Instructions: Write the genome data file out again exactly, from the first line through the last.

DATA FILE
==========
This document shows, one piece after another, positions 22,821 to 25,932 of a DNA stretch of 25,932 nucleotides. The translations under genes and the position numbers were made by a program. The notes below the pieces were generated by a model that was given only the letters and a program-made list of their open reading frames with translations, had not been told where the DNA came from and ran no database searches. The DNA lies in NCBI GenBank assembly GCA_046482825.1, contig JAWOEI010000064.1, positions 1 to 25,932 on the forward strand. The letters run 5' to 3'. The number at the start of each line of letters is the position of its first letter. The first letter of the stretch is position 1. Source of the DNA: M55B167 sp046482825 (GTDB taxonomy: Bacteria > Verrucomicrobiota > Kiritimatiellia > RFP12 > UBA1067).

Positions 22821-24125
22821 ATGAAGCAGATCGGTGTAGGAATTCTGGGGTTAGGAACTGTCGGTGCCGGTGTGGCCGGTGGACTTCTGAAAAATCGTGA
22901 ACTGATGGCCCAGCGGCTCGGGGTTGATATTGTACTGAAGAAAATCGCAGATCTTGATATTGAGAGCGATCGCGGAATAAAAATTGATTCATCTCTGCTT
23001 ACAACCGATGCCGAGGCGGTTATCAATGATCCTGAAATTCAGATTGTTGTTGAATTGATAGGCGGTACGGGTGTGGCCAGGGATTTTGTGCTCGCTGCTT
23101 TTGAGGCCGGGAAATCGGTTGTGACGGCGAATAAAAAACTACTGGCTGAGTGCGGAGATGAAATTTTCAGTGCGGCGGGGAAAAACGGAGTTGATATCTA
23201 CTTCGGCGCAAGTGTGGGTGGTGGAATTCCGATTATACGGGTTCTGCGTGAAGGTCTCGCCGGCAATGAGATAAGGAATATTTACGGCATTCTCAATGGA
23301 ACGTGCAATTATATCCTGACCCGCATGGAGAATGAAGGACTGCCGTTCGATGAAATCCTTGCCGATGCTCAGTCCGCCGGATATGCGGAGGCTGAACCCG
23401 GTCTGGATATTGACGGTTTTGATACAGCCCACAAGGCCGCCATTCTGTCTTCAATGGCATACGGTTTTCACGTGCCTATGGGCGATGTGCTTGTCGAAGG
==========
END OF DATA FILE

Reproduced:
This document shows, one piece after another, positions 22,821 to 25,932 of a DNA stretch of 25,932 nucleotides. The translations under genes and the position numbers were made by a program. The notes below the pieces were generated by a model that was given only the letters and a program-made list of their open reading frames with translations, had not been told where the DNA came from and ran no database searches. The DNA lies in NCBI GenBank assembly GCA_046482825.1, contig JAWOEI010000064.1, positions 1 to 25,932 on the forward strand. The letters run 5' to 3'. The number at the start of each line of letters is the position of its first letter. The first letter of the stretch is position 1. Source of the DNA: M55B167 sp046482825 (GTDB taxonomy: Bacteria > Verrucomicrobiota > Kiritimatiellia > RFP12 > UBA1067).

Positions 22821-24125
22821 ATGAAGCAGATCGGTGTAGGAATTCTGGGGTTAGGAACTGTCGGTGCCGGTGTGGCCGGTGGACTTCTGAAAAATCGTGA
22901 ACTGATGGCCCAGCGGCTCGGGGTTGATATTGTACTGAAGAAAATCGCAGATCTTGATATTGAGAGCGATCGCGGAATAAAAATTGATTCATCTCTGCTT
23001 ACAACCGATGCCGAGGCGGTTATCAATGATCCTGAAATTCAGATTGTTGTTGAATTGATAGGCGGTACGGGTGTGGCCAGGGATTTTGTGCTCGCTGCTT
23101 TTGAGGCCGGGAAATCGGTTGTGACGGCGAATAAAAAACTACTGGCTGAGTGCGGAGATGAAATTTTCAGTGCGGCGGGGAAAAACGGAGTTGATATCTA
23201 CTTCGGCGCAAGTGTGGGTGGTGGAATTCCGATTATACGGGTTCTGCGTGAAGGTCTCGCCGGCAATGAGATAAGGAATATTTACGGCATTCTCAATGGA
23301 ACGTGCAATTATATCCTGACCCGCATGGAGAATGAAGGACTGCCGTTCGATGAAATCCTTGCCGATGCTCAGTCCGCCGGATATGCGGAGGCTGAACCCG
23401 GTCTGGATATTGACGGTTTTGATACAGCCCACAAGGCCGCCATTCTGTCTTCAATGGCATACGGTTTTCACGTGCCTATGGGCGATGTGCTTGTCGAAGG